opinions wanted: chainsaw on a stick?

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I have a ryobi 4-stroke line trimmer, works great. Also have a craftsman electric bush trimmer, though it's 3/8" cut width is too small for all the bushes on our property and I'm always wrestling with it to cut. So.... was wondering if I should: 1. buy a chainsaw attachment for the ryobi $100 2. there's a lightweight 18v chainsaw for $120 3. just get a new electric bush trimmer with a larger cut for $60 Opinions? Critical factor: I have very weak wrists. Anything on the ryobi power head will rely heavily on neckstrap. Can't grasp very firmly. Thanks! Mike
 
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From my experience most of the hedgetrimmers/chain saws on-a-stick are fairly well balanced. The idea behind them is being on the ground is always safer than being on a ladder with power tools. I would go and take a look and ask around. Anything that you don't feel comfortable with just stay away from. Some of the power tools out there are way cool, but that doesn't negate the fact that it scares the poo out of me.
 
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Please describe what kind of work you are attempting. Pruning branches off? Shearing hedges/bushes? Cutting off brush at the base?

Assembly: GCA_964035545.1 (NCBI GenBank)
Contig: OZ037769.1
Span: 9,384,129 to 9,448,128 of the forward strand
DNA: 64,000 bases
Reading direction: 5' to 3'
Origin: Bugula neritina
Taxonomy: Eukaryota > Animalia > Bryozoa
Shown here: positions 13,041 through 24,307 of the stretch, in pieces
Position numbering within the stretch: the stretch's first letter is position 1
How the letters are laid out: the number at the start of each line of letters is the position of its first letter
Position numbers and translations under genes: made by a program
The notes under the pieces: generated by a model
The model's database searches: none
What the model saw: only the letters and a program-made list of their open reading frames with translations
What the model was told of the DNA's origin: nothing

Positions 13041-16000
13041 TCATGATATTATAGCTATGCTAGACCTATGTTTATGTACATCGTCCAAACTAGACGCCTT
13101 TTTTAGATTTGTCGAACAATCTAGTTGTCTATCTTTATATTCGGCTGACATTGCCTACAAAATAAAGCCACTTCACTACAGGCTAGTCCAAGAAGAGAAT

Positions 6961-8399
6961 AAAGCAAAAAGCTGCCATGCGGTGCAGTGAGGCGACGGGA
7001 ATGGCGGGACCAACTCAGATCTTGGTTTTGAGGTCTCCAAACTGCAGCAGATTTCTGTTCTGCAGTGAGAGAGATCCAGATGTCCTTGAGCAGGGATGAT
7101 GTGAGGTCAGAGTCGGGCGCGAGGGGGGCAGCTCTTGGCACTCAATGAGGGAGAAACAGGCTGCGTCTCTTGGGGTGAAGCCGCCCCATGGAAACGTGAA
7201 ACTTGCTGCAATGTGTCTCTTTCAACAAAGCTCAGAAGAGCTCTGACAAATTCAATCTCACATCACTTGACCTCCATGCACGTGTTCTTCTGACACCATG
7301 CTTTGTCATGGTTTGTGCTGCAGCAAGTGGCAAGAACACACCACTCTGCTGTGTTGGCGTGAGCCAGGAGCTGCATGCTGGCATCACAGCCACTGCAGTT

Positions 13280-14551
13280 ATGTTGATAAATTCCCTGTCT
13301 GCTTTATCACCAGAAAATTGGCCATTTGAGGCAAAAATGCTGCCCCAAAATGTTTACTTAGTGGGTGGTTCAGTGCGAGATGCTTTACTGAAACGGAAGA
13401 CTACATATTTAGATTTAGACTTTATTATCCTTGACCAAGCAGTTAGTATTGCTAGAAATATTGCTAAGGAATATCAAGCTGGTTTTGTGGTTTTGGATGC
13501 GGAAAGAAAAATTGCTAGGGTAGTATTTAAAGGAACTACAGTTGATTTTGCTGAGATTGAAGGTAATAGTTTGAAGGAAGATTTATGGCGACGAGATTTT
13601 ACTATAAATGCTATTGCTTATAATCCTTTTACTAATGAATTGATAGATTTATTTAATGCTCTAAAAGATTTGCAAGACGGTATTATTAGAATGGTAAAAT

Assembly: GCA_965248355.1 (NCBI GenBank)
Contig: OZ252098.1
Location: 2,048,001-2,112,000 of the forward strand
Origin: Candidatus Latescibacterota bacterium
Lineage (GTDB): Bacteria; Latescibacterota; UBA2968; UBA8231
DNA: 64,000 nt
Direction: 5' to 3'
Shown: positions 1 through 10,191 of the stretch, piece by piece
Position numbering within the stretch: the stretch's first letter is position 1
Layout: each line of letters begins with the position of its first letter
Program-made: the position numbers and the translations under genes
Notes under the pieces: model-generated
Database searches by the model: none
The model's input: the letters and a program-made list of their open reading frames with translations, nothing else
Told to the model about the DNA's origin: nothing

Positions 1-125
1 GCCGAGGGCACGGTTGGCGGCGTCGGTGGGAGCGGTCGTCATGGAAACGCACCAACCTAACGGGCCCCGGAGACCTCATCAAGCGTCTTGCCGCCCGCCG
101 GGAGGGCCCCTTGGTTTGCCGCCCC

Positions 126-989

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I have the Ryobi 2-stoke pole saw and it can be a pain. I have used it over my head to cut some limbs off a tree, worked well once I hoisted it up there. I also used it to prune the base of some pine trees at ground level, and it was a bear, and I'm not exactly a small dude. If you are working over your head and can manage a single heave-ho to get it up there, you might be OK. Otherwise, go for something lighter. On a seperate note, the engine is at quite an angle when you are trimming overhead branches, is that power head rated for that attachement? I would worry about starving it for oil.
 

01rangerxl

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Originally Posted By: MichiganMadMan
On a seperate note, the engine is at quite an angle when you are trimming overhead branches, is that power head rated for that attachement? I would worry about starving it for oil.
That's a legitimate concern with the four strokes. I wouldn't be holding it straight up with the back of the motor pointed at the ground. The Ryobi Expand-It attachment will be easy to store, but the attachment probably weighs about as much as an electric saw by itself. Having it attached to the powerhead will definitely make it a heavier tool than an electric. In this case I'd go with whatever electric saw has the best warranty.